Callia Rulmu, «Between Ambition and Quietism: the Socio-political Background of 1 Thessalonians 4,9-12», Vol. 91 (2010) 393-417
Assuming the Christian group of Thessalonica to be a professional voluntary association of hand-workers (probably leatherworkers), this paper argues that 1 Thessalonians in general, and especially the injunction to «keep quiet» (4,11), indicates Paul’s apprehension regarding how Roman rulers, city dwellers, and Greek oligarchies would perceive an association converted to an exclusive cult and eager to actively participate in the redistribution of the city resources. Paul, concerned about a definite practical situation rather than a philosophically or even theologically determined attitude, delivered precise counsel to the Thessalonians to take a stance of political quietism as a survival strategy.
BETWEEN AMBITION QUIETISM
your popular assemblies (ekklhsÂ¥aiv) ; but if on the other hand
you regard them as being in some measure citizens ... then surely
it is not fitting to disfranchise them or to cut them off from
association with you (34.21-22).
Dio tries to convince the city that these hand-workers should not
be considered â€œoutsidersâ€ (allotrioi), but should be â€œenrolled as
citizens â€ and regarded as members of their â€œbody politicâ€ (merov Â¥
aytwn) 85. Dio implores the citizens to not rely on the â€œpresent
system â€ (34.24), but to acknowledge that the leaders â€” who were at
odds with the general appointed by Rome â€” are â€œnot competentâ€
and that finally â€œcitizens alone are not enough to solve the problemâ€
(34.28). Dio concludes his appeal for political change with the
exhortation to â€œbehave mildly, considerately, with regard to your
honour, and not in the spirit of hostility and hatredâ€ (34.47).
If Dietmar Kienast is correct about Dioâ€™s intent â€” i.e., Dio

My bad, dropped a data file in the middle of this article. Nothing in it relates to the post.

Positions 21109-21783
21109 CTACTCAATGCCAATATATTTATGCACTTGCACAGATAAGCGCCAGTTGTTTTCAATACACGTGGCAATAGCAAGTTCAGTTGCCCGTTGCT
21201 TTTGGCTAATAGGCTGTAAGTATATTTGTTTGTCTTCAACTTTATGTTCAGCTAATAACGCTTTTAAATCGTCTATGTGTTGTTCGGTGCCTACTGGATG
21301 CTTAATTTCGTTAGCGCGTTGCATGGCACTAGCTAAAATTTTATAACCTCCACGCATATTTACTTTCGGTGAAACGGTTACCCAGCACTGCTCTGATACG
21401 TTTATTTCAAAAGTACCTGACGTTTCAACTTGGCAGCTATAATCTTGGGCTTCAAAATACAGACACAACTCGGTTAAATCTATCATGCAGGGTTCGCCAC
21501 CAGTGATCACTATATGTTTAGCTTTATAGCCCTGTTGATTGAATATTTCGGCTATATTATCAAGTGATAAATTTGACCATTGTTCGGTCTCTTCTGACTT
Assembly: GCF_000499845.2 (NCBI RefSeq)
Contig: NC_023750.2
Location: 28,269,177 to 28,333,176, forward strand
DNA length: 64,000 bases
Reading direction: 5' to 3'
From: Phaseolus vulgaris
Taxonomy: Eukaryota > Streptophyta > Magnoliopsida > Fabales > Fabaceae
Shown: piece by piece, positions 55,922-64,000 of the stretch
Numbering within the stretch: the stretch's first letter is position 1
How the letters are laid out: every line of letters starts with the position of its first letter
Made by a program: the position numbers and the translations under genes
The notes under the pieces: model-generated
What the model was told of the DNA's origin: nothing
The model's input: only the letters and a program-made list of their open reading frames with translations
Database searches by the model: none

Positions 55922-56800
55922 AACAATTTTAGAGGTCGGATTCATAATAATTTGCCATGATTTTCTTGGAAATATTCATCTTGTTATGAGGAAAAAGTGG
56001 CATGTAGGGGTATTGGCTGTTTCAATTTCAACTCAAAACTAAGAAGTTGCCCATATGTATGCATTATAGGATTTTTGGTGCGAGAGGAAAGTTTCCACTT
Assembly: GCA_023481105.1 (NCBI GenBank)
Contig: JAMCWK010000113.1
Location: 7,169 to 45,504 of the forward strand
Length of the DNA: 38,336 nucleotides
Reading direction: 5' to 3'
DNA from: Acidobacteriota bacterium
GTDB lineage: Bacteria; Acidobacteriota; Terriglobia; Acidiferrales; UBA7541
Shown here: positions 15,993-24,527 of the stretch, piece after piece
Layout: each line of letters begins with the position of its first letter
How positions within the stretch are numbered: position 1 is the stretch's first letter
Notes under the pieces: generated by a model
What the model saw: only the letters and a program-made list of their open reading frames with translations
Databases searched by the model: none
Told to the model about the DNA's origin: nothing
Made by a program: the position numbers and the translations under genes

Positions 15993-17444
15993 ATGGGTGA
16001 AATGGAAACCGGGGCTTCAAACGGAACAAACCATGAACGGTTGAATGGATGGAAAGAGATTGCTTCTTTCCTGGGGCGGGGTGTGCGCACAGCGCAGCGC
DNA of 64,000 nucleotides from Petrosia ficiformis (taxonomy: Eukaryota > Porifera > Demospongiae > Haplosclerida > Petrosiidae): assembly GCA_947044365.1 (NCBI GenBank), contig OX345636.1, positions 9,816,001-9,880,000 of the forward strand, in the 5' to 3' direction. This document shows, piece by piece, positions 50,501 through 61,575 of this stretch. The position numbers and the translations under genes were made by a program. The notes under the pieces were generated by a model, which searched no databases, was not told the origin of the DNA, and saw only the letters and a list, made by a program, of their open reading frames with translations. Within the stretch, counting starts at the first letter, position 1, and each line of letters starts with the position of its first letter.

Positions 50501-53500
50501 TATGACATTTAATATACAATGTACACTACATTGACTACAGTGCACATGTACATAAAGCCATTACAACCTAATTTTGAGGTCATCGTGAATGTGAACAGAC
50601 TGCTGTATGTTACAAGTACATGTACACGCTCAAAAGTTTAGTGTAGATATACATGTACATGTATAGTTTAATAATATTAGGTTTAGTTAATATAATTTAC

Chrysostom promoted Trajanâ€™s new policy on the administration of
the Eastern provinces 86 â€” then the working classes were finally
successful in their attempts to share the political arena of their city.
Dio was witnessing a widespread change in the socio-political
panorama of the Eastern provinces which had its momentum in the
ferments and tensions of the first half of the first century CE (and
probably even before). In this study, I suggest that even the
Christian hand-worker association of Thessalonica was somehow
influenced by this change.
In this light, the injunction to â€œstrive to keep quietâ€ (1 Thess
4,11), motivated by the necessity of walking â€œdecently toward the
outsiders â€ (v. 12), seems to indicate that Paul was concerned about
how the Christian community related to outsiders, among which
were the Greek politarchs. Like Dio Chrysostom, Paul fashioned a
Dio III, 34.23.
D. KIENAST, â€œEin vernachlÃ¤ssigtes Zeugnis fÃ¼r die Reichspolitik
Trajans : Die zweite tarsische Rede des Dion von Prusaâ€, Historia 20 (1971)
62-80. Trajan (98-117) chose imperial administrators regardless of their origin
(competence was the more regarded skill), giving a special consideration to
the administration of the provinces (BENKO â€“ Oâ€™ROURKE, The Catacombs,
73). Trajanâ€™s new policy was effective on more than the macroscopic level,
and was the obvious result of the new social awareness and political changes
that preceded him.